Thursday, June 16, 2011

Telling a great scientific story is hard work

Even when you have exciting and important scientific results don't delude yourself that writing the paper or a grant application will be a breeze. This struggle to communicate a great story actually occurs in many areas of life, not just science. The sooner that we and students accept this the better off we will all be.

This past weekend I watched the movie Children of the Silk Road. This prompted an internet search for more background information.... An interesting article in The Times has the subheading "The bravery of George Hogg in leading a group of wartime Chinese children to safety from the Japanese has taken 22 years to reach the screen. Scriptwriter James MacManus recounts the saga."

Here are a few relevant extracts to illustrate my main point:

I got a call from Barry Spikings, the well-known Hollywood producer.... He was the first in a long cast of producers, agents and directors who fell in love with the Hogg story . . . but never got round to making the film. Spikings .... gave me the name of Linda Seifert. “The best script agent either side of the Atlantic,” he opined....                                                    If George Hogg is the true hero of the film then Linda should be its heroine. She did not believe that a journalist could begin to write a film but she did, and still does, believe that Hogg’s extraordinary story will make a great film. She gave me a pile of old scripts and a book on screen-writing. I presented a first draft three weeks later. The title was The Bitter Sea, from an old Chinese saying.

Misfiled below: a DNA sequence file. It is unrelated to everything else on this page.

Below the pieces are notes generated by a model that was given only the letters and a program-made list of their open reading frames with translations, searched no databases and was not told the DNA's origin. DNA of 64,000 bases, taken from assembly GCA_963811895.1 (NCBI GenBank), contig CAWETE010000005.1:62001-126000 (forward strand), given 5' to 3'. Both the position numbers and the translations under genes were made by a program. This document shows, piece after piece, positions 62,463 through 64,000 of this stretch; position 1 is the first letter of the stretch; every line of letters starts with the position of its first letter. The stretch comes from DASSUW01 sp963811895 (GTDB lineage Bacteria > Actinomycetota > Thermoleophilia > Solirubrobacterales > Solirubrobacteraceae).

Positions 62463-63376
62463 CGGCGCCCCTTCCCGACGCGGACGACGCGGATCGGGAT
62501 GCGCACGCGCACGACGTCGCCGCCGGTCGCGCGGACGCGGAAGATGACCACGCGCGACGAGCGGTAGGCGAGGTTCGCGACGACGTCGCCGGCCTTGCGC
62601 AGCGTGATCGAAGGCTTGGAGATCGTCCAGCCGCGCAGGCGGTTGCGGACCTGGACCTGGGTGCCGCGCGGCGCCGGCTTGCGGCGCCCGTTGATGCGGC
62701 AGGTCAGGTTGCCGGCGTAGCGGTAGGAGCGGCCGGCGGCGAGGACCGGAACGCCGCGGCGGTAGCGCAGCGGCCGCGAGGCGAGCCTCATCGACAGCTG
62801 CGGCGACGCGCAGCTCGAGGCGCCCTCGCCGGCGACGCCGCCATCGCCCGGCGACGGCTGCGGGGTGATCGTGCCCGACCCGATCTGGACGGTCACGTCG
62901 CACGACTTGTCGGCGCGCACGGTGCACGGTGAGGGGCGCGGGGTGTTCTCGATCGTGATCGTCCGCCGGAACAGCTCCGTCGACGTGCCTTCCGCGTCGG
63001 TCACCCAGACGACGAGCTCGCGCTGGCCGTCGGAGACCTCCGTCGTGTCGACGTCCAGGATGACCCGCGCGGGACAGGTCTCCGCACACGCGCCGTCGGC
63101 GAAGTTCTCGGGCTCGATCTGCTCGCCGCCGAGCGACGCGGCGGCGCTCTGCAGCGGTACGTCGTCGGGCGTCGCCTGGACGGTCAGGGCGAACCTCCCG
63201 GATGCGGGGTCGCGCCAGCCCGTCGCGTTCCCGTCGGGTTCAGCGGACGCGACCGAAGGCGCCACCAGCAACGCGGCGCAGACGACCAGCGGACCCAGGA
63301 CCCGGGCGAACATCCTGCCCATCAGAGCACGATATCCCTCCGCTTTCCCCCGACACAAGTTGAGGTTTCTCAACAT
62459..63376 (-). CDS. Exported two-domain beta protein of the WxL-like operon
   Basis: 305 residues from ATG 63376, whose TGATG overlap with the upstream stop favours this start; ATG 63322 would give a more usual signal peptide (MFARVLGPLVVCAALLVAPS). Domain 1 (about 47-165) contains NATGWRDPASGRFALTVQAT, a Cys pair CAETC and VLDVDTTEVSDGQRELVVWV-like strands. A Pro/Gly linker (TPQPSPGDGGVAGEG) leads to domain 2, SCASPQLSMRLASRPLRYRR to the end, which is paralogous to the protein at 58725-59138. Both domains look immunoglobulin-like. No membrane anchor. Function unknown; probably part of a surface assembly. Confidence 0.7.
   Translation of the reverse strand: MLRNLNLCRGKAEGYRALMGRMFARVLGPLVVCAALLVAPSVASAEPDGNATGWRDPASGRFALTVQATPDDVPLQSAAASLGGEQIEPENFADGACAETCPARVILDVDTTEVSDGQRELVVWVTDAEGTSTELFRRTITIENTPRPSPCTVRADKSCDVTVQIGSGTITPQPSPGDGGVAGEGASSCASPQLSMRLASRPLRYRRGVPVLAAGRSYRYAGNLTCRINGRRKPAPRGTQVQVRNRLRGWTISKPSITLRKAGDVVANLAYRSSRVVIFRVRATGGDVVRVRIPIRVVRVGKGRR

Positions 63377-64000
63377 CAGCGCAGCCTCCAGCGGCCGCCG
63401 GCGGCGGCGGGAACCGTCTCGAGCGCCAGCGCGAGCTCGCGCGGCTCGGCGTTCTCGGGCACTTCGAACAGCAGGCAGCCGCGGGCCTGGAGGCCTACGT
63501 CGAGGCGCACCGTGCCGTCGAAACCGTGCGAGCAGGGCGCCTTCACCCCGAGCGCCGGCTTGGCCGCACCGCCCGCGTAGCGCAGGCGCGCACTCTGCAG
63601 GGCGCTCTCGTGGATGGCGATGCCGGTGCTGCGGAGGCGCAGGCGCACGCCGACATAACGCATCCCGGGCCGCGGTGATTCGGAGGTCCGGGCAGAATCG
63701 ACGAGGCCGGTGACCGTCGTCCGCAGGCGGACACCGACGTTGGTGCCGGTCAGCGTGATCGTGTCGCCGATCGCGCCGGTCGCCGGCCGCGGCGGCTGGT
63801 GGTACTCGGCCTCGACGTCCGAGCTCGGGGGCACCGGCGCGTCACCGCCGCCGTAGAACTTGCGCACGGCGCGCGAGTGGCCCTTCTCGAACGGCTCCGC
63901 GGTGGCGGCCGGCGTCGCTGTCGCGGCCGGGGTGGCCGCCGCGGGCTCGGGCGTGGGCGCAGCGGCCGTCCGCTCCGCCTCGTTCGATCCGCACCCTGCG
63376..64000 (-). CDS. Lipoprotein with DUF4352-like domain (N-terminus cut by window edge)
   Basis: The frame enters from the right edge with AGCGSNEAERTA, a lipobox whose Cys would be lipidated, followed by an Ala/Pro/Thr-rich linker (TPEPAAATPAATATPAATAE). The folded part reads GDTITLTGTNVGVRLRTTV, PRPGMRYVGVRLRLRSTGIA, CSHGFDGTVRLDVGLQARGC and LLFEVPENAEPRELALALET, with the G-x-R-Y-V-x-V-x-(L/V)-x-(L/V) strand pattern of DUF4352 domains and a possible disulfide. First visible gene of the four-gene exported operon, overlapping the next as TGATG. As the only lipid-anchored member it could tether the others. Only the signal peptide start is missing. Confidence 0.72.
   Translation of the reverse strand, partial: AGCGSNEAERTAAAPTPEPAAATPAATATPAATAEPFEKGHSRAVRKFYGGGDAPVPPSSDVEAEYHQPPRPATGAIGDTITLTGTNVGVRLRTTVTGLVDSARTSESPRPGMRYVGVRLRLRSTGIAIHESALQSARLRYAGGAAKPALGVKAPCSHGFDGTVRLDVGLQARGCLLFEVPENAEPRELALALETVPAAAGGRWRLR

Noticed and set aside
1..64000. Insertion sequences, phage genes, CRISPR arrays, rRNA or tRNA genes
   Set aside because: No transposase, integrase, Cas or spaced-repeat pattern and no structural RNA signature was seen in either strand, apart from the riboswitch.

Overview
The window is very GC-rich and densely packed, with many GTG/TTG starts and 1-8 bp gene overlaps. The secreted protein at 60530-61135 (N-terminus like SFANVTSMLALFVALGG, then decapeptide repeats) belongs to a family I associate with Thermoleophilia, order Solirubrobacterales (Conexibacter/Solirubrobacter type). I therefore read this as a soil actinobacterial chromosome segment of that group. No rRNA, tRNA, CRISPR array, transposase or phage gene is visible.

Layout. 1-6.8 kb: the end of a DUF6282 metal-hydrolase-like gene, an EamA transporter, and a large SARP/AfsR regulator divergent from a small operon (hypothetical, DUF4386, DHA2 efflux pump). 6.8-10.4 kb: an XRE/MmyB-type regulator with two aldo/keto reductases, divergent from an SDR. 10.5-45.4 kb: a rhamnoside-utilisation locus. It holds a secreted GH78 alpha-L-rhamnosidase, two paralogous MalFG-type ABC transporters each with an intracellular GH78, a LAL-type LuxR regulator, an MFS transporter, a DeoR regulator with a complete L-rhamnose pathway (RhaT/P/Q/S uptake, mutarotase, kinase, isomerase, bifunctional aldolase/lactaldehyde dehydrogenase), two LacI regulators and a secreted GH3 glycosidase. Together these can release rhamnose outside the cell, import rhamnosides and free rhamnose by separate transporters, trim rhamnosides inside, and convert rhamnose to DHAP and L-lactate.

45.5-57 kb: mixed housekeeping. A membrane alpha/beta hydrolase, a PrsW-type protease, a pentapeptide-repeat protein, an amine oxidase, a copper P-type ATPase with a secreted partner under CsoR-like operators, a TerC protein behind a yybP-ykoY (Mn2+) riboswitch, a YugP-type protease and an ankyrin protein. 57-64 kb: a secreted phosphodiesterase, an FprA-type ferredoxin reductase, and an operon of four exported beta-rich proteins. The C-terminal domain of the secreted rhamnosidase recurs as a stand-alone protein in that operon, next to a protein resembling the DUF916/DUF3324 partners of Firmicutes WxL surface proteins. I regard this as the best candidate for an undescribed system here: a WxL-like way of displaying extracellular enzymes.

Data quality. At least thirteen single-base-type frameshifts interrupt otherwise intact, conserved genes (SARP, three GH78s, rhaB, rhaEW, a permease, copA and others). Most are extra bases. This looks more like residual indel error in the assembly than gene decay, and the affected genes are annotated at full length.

Linda was a hard task-mistress. She made me write the script again and again. Each new draft came back with a demand for a rewrite. Finally the script was sent out and the rewrites began again as production companies paid for options and demanded their own version. Needless to say, nothing of my script - not even the original title - has survived four different writers and the many film companies that have developed the film over the years. What has survived is Hogg’s story...
So even if you have a great scientific story expect to work very hard to get the scientific audience that it deserves.
An earlier post with a similar point is Writing IS Hard Work.

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